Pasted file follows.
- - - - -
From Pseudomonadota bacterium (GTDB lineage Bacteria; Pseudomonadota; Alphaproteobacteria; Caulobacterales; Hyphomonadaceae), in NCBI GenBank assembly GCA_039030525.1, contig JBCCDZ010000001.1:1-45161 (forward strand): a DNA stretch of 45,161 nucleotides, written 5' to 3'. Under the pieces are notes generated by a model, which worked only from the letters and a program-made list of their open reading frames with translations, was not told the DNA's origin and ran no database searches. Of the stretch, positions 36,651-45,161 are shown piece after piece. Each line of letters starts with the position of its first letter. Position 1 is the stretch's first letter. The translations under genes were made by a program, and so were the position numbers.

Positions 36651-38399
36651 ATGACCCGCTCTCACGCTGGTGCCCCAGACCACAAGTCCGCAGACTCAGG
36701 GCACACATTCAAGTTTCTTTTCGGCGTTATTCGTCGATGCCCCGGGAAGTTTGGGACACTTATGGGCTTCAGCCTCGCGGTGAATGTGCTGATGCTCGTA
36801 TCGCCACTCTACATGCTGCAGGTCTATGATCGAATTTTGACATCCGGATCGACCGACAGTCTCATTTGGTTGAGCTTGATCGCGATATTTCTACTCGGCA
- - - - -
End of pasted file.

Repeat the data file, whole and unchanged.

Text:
From Pseudomonadota bacterium (GTDB lineage Bacteria; Pseudomonadota; Alphaproteobacteria; Caulobacterales; Hyphomonadaceae), in NCBI GenBank assembly GCA_039030525.1, contig JBCCDZ010000001.1:1-45161 (forward strand): a DNA stretch of 45,161 nucleotides, written 5' to 3'. Under the pieces are notes generated by a model, which worked only from the letters and a program-made list of their open reading frames with translations, was not told the DNA's origin and ran no database searches. Of the stretch, positions 36,651-45,161 are shown piece after piece. Each line of letters starts with the position of its first letter. Position 1 is the stretch's first letter. The translations under genes were made by a program, and so were the position numbers.

Positions 36651-38399
36651 ATGACCCGCTCTCACGCTGGTGCCCCAGACCACAAGTCCGCAGACTCAGG
36701 GCACACATTCAAGTTTCTTTTCGGCGTTATTCGTCGATGCCCCGGGAAGTTTGGGACACTTATGGGCTTCAGCCTCGCGGTGAATGTGCTGATGCTCGTA
36801 TCGCCACTCTACATGCTGCAGGTCTATGATCGAATTTTGACATCCGGATCGACCGACAGTCTCATTTGGTTGAGCTTGATCGCGATATTTCTACTCGGCA